"Oh," Rebecca responded as she sadly lowered her head. She realized that this was the best that mama and daddy could do, but she once again wondered why they had sold their big house on the big lot in North Carolina to come here to live like this.
She innocently asked, "But, where are the orange trees. I thought that there were supposed to be orange trees everywhere. There are no trees whatsoever or even grass in the yard."
Daddy replied, "See those little sprigs of grass? They will grow together to form a solid mat of grass." Rebecca and Robert shot looks to each other saying that they neither one believed him, but as time went on those shoots of wiry grass did intertwine to for a green lawn, but the grass was sharp and not soft like North Carolina grass, and it became just one more thing about South Florida that the children did not like.
At least the children had greater freedom once moving to the new housing development. There were at least a few other children there, and they could play on the mounds of powdery white sand where the pine trees and palmettos had been bull-dozed before the land was once again leveled to build more of the tiny houses.
They even went with daddy foraging into the dump that started at their backyard, and they were amazed at the good stuff they found that rich people had thrown away. At least that was something.
6 Summer Tragedy 1955
We settled in the new house, and after the new furniture was in place, we had just enough room to walk around. Daddy set up the T.V. in the living room and put up an outside antenna that he could go out and turn depending on which station we were going to watch. We were so excited because there were three stations that we could get out of Miami. Three stations!
One day in August, we got terrible news. One of Daddy's older brothers used to live next door to us in North Carolina. We were really close. His wife had died of brain cancer when Rebecca was petite. Now, there was just him and his son, Lin. Lin loved airplanes and made models and hung them by fishing line from the ceiling of an outbuilding that his daddy had given him to use as his own workshop.
Lin was really quiet, but he would always let the children in to see his planes, and he joined the service about a year before the family moved to Florida. He was stationed in Germany.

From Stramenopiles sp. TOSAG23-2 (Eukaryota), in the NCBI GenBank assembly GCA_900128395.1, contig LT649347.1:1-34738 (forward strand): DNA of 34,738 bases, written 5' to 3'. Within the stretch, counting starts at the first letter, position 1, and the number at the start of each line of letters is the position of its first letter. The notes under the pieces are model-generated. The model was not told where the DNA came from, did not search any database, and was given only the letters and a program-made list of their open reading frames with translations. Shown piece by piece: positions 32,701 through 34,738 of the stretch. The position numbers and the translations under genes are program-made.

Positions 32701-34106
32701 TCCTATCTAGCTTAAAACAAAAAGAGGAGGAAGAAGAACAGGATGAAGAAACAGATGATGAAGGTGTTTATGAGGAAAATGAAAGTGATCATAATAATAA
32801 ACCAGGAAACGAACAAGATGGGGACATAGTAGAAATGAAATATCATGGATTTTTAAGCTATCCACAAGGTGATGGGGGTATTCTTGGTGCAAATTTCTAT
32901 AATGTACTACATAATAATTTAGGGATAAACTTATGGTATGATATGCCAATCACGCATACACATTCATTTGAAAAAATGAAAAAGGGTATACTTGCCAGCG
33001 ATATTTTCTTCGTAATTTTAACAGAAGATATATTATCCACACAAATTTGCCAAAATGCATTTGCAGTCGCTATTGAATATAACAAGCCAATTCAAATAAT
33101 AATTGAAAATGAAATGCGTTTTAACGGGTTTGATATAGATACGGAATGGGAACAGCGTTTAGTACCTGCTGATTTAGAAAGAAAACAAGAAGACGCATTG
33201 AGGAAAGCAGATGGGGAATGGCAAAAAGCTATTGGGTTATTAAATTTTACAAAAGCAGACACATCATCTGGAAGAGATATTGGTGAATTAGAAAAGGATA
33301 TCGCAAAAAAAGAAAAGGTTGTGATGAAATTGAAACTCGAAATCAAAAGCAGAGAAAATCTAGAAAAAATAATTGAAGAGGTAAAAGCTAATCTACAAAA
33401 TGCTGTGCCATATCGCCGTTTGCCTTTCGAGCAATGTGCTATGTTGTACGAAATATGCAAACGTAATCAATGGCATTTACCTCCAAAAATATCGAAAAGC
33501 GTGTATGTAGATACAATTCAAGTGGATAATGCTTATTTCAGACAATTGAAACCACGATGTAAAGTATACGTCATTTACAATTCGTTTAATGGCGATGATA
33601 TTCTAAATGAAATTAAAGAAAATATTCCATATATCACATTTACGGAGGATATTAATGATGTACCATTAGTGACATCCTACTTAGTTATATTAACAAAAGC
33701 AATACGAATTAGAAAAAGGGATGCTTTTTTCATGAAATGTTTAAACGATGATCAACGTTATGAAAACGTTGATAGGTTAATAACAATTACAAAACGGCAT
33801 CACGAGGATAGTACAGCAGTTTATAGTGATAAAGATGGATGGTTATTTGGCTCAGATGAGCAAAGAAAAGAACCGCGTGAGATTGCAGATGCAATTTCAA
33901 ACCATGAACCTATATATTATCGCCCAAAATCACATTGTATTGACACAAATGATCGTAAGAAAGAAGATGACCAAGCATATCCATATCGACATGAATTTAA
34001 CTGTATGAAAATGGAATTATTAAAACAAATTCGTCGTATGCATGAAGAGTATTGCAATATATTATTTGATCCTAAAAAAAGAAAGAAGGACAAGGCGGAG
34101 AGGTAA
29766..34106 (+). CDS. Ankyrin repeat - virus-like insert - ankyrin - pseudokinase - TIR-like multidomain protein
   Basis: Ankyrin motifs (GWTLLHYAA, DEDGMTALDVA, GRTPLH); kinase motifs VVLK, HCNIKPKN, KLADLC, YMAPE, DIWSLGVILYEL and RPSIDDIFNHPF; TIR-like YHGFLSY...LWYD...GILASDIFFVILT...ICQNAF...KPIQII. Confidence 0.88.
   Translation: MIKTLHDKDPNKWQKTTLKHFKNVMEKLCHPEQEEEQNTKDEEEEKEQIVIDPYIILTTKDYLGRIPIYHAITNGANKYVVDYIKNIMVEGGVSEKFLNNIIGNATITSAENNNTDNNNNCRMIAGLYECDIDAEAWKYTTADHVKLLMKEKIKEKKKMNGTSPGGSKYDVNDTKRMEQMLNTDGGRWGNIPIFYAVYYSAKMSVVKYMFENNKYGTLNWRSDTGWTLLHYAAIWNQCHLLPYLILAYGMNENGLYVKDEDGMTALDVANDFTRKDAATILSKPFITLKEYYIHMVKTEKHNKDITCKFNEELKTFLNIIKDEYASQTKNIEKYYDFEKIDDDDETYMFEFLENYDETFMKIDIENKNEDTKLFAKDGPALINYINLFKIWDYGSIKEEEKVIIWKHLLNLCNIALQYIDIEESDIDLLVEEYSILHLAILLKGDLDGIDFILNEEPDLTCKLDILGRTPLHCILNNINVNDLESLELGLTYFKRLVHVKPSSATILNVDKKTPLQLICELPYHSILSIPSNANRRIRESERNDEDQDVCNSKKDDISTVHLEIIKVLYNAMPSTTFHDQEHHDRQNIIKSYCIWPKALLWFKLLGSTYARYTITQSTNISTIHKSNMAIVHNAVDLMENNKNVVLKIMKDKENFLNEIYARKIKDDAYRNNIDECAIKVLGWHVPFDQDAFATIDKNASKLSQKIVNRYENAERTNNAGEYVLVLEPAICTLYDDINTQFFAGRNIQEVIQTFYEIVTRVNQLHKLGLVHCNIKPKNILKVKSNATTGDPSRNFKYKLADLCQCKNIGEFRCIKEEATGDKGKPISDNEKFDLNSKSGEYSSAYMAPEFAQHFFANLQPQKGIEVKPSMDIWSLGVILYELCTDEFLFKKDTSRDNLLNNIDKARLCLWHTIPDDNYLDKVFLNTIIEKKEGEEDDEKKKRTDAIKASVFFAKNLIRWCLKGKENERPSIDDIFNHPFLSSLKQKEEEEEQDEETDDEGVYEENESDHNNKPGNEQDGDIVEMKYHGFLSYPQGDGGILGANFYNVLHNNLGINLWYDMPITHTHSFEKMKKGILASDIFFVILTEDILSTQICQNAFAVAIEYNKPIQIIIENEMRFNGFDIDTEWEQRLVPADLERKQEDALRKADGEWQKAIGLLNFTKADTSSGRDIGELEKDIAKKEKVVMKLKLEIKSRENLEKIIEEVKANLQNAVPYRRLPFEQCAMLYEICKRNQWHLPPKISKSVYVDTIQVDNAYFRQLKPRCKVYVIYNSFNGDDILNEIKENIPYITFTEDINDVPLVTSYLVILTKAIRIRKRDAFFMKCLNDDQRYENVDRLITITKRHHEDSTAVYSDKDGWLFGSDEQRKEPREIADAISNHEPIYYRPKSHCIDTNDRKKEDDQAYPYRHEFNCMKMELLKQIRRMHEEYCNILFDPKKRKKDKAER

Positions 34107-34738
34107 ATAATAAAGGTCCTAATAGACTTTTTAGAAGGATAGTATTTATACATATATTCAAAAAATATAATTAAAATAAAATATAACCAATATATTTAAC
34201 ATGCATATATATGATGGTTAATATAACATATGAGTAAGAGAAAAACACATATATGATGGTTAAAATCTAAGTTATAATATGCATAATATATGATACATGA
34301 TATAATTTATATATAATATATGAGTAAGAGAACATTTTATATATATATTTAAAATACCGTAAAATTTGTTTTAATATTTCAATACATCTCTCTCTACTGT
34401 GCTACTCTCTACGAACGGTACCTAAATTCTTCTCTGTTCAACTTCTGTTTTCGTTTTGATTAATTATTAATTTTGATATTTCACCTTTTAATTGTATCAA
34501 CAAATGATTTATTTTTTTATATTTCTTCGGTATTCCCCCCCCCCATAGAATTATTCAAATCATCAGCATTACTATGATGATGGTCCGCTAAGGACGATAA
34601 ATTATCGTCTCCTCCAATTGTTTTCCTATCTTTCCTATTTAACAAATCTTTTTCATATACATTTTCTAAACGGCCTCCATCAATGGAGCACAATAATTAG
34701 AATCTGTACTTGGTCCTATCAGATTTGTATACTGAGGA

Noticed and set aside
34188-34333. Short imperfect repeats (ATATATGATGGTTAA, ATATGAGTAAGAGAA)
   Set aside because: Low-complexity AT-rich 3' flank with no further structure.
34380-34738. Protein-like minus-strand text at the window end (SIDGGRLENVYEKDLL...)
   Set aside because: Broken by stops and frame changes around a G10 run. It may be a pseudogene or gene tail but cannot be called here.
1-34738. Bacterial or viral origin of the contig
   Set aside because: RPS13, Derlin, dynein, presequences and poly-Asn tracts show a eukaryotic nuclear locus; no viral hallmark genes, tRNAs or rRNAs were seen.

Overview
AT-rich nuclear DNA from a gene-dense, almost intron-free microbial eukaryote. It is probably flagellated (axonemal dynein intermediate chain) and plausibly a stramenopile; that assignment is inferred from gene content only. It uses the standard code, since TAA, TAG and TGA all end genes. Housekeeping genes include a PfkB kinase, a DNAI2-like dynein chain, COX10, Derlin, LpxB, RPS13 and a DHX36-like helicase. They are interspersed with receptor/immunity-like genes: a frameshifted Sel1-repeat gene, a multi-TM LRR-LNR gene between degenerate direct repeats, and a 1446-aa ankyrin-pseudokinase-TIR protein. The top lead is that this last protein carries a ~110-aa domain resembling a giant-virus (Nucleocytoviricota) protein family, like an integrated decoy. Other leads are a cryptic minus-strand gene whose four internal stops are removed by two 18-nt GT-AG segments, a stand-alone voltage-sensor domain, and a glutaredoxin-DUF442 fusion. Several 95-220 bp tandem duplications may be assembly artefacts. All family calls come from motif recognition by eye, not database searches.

Rebecca and Robert were not called to supper. That had never happened. They always pushed coming in from play to the last minute, but when they weren't called, they got curious and went home.
They found daddy sitting on the couch. Just sitting there. He hadn't cooked supper, and mama was still at work. He looked up, but he didn't say anything. Both of the children realized that he looked funny. "What's wrong, Daddy?" both of the children asked in unison.
"Lin is dead," he replied.
"Dead?" both children said at once.
"How, Daddy?" Rebecca asked as she slumped at his feet.
Robert sat down beside daddy and buried his head against daddy's arm, already crying.
Mica told the children what he knew. "He was flying on a plane they call a boxcar and his plane and another one collided in mid-air."
Rebecca jumped up, saying, "But, Daddy, that is not possible. Look up at the sky. There is just so much room up there that it would be impossible for two planes to hit each other. That can't be right."
"Rebecca, it would seem that you should be right, but they did hit head-on and all aboard both planes were killed."
"Well, when are we leaving for North Carolina for the funeral?" Robert asked.
"We aren't going," Daddy replied.
"Not going to the funeral …." Rebecca couldn't believe what she was hearing. "But, Daddy, everybody always comes to the funerals from no matter where they are. Always. You know we all have to bring food in and sit with each other and pet, Uncle Ice. We have to go. We always talk and are all so sad together then we begin telling stories about the person and start laughing at those stories. We always help each other. Then we go to the funeral and to the graveyard and cry all over again. Then we go back to Aunt Pet's house and eat, and the out of town folks start leaving. Daddy, we just have to go."